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Woods, water & worse/Jim Junttila

Birds of a feather

August 20, 2010
By Jim Junttila

"Did I mention that a bird flew into my car on the way over here?" Rick Anderson asked as our PLWA meeting at the ClBC was about to break up. We usually hang around for a coupla rounds and a show-and-tell session. "I'm pretty sure it's a kestrel," he added, reaching into his pocket, whipping out this dead bird, then casually laying it on the table for all to see.

"Not just any kestrel, but an American kestrel," said WW&W wildlife correspondent Paris Hiltunen, gently petting the beautiful raptor. "Check out the rufous (reddish brown) back and tail, the white face, cheeks and chest with black bars and spots. It's a boy, notice the bluish-gray wings?

I never know where my next column is coming from but one just showed up. By the way, PLWA stands for Portage Lake Water Authority, not to be confused with Portage Lake Walleye Association, both fictitious organizations. CIBC stands for Copper Island Beach Club, a real live place.

"Ten to 12 inches, about the size of a bluejay or robin," Paris continued, taking off her dangerously high heels to measure and for dramatic effect. "Notice the 24-inch wingspan," she said, fanning out the gorgeous blue and rust-colored feathers.

Some say the PLWA is just a BS session and an excuse to get together and pound a few beers, but I was going to school on kestrels here and Paris was the teacher. Like any good teacher, she triggers my lust for knowledge and makes me want to learn more, so I wandered off into the research wilderness of Wikipedia to cool down.

Turns out kestrel-car collisions are more common than I thought. Who knew? Kestrals characteristically perch on roadside fence posts, telephone wires and trees when they hunt and tend to fly into cars. This one picked Rick's.

When you live in a place where deer-car collisions are pretty commonplace, a small bird is like a bug on the windshield. I've had a coupla partridge fly into my van, and yes, I stopped and threw them in the back. Wouldn't you? When you hit a deer around here, the guy behind you is usually throwing it in the backa his truck before you can turn around or back up. We're birds of a feather; hunterers and gatherers for life.

But Rick Anderson is the first person I ever knew who stopped to pick up a bird thinking not only fresh roadkill for supper, but in the meantime, a hot topic for show and tell, and was now offering it up for the plucking; help yourself to whatever feathers you want for your fly-tying vise, quill pen, a real feather in your cap for a change instead of just a metaphor, or some other fashion statement. That way, the bird pretty much gets plucked by others and Rick takes the breast home to marinate and wrap in bacon like woodcock.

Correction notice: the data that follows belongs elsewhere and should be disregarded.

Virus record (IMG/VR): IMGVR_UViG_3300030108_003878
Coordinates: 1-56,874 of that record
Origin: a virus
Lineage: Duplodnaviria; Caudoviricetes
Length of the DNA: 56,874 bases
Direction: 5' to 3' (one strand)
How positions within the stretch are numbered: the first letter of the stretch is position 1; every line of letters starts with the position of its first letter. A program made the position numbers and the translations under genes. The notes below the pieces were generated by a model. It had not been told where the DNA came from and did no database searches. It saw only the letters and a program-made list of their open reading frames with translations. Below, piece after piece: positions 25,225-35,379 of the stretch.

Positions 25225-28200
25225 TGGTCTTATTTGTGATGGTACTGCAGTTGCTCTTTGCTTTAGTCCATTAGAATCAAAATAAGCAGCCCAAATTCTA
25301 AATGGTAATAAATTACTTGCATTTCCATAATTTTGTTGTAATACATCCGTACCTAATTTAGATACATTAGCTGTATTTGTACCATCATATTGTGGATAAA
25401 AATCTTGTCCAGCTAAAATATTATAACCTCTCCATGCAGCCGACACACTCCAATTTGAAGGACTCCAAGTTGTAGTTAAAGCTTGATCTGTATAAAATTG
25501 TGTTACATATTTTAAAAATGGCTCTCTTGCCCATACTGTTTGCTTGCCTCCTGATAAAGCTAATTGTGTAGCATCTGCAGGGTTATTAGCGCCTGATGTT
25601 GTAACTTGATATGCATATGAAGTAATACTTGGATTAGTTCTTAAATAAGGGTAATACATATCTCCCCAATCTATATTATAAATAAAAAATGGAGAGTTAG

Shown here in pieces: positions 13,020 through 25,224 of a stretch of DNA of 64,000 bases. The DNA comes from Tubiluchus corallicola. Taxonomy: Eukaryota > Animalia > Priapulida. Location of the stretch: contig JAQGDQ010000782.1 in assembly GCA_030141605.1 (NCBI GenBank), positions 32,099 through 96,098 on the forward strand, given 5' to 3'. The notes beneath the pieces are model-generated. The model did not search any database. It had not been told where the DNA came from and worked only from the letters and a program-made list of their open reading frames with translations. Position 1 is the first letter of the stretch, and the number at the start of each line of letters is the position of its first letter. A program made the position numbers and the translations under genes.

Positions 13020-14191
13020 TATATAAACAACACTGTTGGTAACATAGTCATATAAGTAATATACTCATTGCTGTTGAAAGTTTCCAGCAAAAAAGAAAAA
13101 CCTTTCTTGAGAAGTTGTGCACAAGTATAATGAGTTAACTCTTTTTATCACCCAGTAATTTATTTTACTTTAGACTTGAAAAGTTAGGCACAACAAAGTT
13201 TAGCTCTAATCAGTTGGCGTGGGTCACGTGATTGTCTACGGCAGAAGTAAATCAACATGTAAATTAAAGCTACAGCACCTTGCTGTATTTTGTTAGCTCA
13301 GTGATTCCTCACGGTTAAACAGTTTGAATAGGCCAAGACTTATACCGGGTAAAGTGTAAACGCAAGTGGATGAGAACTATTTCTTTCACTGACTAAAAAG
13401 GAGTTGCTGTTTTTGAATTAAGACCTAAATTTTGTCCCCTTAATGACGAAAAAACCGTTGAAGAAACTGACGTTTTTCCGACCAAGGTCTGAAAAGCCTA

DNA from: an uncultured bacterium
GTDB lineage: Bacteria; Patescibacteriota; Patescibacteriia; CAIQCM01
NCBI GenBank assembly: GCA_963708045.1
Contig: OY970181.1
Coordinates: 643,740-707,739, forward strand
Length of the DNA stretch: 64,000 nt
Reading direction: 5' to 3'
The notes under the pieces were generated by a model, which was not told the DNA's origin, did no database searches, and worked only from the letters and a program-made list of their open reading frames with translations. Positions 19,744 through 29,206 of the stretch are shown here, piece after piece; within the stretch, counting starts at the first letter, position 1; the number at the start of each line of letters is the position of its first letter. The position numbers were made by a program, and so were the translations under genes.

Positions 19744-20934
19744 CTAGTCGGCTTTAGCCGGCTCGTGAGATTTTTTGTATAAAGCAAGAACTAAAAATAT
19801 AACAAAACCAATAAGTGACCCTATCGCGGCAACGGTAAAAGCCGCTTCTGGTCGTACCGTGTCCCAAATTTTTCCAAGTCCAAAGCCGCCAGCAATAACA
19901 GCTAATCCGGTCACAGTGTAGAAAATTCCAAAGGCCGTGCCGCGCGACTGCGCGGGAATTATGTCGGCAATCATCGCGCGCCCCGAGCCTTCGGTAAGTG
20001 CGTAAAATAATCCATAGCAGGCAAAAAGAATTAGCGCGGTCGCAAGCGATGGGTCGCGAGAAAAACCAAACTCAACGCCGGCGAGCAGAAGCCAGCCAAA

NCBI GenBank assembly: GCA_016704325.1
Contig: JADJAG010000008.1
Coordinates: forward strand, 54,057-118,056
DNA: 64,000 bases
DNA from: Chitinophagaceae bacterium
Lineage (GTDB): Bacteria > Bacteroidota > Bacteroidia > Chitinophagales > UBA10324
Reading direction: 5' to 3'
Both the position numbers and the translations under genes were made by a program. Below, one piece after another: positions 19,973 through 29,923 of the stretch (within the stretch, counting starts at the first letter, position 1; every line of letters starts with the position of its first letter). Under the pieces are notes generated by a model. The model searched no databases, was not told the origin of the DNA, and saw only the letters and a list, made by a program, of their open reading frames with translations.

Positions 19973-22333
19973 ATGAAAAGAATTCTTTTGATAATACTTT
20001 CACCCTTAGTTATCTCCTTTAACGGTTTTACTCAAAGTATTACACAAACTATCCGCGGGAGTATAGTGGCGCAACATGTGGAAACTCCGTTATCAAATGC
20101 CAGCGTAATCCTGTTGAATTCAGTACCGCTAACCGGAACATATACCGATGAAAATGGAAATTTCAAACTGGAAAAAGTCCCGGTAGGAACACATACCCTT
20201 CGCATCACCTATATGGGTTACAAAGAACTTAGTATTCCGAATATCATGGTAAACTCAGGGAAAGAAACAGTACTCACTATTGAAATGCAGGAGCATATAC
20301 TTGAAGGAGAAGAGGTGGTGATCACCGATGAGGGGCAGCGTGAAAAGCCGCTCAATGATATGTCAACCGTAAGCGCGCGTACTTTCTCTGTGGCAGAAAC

Among the prettiest of our birds of prey, the American Kestrel (Falco sparverius), also known as the sparrow hawk, is the smallest falcon in North America. It is not a true kestrel, its ancestors having split from those of the common kestrel and its relatives during the late Miocene epoch.

There's nothing common about the kestrel; it is the only raptor to hunt by hovering in the air with rapid wing beats like a hummingbird, or by perching and scanning for lizards, dragonflies, mice, voles, bats and small birds. It can spot a grasshopper 100 feet away and with flight speeds to 39 mph, it's like a bat outa hell and on you like a hawk as they say.

They are efficient avian predators and falconers use them to hunt grackles, starlings and sparrows. Mating kestrals put on quite a courtship, males perform a diving display, a series of steep climbs and dives. He seduces her by flutter-gliding and offering her food. Once she accepts the dinner date and starts flutter-gliding back, that's it. Some pairs nest in the same tree for many years; others nest in rock cliffs, buildings and artificial nest boxes. Both sexes take turns incubating the eggs, rare behavior among birds of prey.

But then so is flying into cars.

WW&W Summer Outdoor Calendar

Tonight & Saturday, Calumet-Keweenaw Sportsmen's Club Gun & Sports Show, Calumet Colosseum, 4-9 p.m. today, 9-5 p.m. Sat, Mike Dudenas, 337-0347

Also tomorrow:

Calumet Heritage Celebration, Agassiz Park,, 337-6246

Great Deer Chase Mountain Bike Race, Swedetown Recreation Area, greatdeerchase. com, 337-1300

Thimbleberry Jamfest, Mohawk, keweenaw, 337-4706

Art in the Park, Copper Harbor Community Center, Johanna., 289-4363.

Jim can be reached 24/7/365 at jjunttila@



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